Speaking at a Centre seminar on October 28, Nicholas Haysom, Director for Political Affairs in the Executive Office of the Secretary-General of the UN, said that while elections can sometimes trigger conflict and resurrect group tensions in societies deeply-divided by ethno-cultural cleavages, this is not a reason to avoid democracy. Heterogeneity itself is not a problem in these societies, he said. The mobilization of these cleavages occurs when political parties organize around them rather than wider “interest-based” differences. Haysom said stability and social solidarity are best promoted in these societies when there is a shared commitment to institutions based on liberal-democratic values and governing arrangements recognize diversity and entrench protections for the rights of minorities.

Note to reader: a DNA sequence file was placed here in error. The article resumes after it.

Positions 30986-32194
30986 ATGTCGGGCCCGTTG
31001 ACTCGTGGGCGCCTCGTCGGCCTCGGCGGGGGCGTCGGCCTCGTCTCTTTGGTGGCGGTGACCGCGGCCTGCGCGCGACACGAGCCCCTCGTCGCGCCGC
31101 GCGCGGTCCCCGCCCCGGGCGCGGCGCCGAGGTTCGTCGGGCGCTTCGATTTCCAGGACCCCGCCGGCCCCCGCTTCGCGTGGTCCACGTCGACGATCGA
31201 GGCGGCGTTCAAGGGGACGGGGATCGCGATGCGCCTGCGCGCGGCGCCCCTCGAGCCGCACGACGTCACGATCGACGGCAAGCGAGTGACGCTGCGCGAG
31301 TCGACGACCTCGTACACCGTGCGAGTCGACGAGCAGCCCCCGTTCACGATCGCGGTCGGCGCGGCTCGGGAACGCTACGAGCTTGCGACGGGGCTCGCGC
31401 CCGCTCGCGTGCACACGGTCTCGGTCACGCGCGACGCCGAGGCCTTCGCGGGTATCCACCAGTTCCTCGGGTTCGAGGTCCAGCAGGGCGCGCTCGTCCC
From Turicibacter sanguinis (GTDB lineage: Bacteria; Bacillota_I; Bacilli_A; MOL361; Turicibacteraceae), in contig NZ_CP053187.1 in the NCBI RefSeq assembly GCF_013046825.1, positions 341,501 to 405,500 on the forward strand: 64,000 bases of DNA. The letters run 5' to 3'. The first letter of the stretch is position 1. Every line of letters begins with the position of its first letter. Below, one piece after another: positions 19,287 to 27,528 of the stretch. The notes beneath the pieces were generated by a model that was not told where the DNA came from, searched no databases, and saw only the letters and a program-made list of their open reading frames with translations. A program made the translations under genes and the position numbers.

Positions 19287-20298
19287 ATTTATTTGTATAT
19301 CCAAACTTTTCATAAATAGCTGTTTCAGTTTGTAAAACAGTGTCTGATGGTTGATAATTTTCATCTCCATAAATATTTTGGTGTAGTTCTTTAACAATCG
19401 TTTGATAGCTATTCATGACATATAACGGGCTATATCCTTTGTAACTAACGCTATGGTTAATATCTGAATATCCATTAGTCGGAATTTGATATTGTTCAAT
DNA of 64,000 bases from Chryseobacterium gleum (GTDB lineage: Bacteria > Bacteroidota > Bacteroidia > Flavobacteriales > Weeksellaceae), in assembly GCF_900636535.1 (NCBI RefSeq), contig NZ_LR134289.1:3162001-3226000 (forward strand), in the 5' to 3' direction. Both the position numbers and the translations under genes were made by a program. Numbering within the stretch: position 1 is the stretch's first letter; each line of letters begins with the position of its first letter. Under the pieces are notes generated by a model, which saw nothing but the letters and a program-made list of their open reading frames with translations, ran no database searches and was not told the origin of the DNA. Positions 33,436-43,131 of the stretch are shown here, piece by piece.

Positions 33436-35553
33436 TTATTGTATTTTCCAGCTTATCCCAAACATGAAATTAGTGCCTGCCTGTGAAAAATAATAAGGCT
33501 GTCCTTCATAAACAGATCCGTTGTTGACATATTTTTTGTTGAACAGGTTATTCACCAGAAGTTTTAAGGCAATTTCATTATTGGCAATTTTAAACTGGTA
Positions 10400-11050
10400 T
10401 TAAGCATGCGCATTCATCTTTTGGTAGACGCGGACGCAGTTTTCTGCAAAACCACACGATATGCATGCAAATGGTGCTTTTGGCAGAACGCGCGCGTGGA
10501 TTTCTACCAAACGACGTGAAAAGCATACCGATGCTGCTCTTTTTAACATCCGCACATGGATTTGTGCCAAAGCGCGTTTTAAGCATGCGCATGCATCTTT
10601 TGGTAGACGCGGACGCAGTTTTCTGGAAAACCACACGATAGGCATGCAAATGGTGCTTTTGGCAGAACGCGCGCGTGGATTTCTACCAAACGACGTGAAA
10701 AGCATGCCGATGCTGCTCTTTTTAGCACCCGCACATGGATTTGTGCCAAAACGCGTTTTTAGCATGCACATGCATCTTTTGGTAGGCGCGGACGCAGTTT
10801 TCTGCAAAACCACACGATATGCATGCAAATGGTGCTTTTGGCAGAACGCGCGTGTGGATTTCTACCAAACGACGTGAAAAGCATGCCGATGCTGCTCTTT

Dr. Haysom, was at Queens to accept an honorary degree on behalf of former South African President Nelson Mandela, for whom he served as principal legal advisor.